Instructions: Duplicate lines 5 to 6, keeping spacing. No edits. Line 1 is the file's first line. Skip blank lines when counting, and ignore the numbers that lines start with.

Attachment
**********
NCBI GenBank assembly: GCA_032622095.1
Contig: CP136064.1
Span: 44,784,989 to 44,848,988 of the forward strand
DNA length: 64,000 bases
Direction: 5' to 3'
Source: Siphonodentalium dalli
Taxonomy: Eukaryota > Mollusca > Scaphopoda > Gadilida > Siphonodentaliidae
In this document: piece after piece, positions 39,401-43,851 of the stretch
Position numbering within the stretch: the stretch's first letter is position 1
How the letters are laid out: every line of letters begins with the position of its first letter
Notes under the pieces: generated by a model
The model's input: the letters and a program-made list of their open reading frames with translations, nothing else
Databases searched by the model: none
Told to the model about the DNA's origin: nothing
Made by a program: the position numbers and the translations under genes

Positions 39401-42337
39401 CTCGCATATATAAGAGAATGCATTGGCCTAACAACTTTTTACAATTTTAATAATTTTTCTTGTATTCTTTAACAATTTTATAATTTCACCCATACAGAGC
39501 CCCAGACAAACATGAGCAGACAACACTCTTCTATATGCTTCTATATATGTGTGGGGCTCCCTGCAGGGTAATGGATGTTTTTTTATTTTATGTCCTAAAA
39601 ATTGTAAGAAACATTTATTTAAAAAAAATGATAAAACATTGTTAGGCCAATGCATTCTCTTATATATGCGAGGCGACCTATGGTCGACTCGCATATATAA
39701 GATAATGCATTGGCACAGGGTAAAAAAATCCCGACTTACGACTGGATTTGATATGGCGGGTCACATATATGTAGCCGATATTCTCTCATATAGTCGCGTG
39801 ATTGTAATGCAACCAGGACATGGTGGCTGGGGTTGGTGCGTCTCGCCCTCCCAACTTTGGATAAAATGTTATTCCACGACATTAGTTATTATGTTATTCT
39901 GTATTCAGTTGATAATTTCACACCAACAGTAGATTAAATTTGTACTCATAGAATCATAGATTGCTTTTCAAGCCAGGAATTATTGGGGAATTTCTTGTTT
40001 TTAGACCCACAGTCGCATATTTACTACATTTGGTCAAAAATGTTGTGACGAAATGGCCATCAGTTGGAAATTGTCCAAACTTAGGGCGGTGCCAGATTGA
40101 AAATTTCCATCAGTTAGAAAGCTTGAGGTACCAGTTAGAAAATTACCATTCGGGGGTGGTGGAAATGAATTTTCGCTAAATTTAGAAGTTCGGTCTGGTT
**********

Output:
Direction: 5' to 3'
Source: Siphonodentalium dalli